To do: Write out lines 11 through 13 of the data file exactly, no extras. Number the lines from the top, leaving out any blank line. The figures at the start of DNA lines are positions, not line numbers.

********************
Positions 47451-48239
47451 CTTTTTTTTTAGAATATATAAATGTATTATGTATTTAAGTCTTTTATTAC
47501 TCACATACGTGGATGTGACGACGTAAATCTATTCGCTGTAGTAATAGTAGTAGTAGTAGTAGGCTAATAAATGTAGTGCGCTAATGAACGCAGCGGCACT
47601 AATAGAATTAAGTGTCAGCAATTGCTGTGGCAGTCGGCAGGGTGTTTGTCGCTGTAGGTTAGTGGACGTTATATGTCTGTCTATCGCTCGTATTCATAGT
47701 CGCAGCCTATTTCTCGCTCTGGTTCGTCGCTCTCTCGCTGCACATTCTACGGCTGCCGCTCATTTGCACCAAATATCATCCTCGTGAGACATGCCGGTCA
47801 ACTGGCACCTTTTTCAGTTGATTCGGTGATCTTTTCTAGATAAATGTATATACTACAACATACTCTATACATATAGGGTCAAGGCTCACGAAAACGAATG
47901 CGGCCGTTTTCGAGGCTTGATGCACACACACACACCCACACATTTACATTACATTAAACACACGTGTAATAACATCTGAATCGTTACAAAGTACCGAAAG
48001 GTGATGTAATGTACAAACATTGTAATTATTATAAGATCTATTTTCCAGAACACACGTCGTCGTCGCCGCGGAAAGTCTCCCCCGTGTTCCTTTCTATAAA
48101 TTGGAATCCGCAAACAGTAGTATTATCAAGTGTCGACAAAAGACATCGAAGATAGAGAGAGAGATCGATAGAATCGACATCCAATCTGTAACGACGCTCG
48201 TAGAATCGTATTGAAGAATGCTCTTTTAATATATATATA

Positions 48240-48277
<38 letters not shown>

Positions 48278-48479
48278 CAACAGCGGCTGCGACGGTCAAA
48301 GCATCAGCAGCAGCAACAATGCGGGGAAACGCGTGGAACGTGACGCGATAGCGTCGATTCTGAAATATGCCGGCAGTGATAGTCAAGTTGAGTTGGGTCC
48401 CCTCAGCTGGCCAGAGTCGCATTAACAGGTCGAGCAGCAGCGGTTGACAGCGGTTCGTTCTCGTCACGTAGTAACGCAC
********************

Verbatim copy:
Positions 48240-48277
<38 letters not shown>

Positions 48278-48479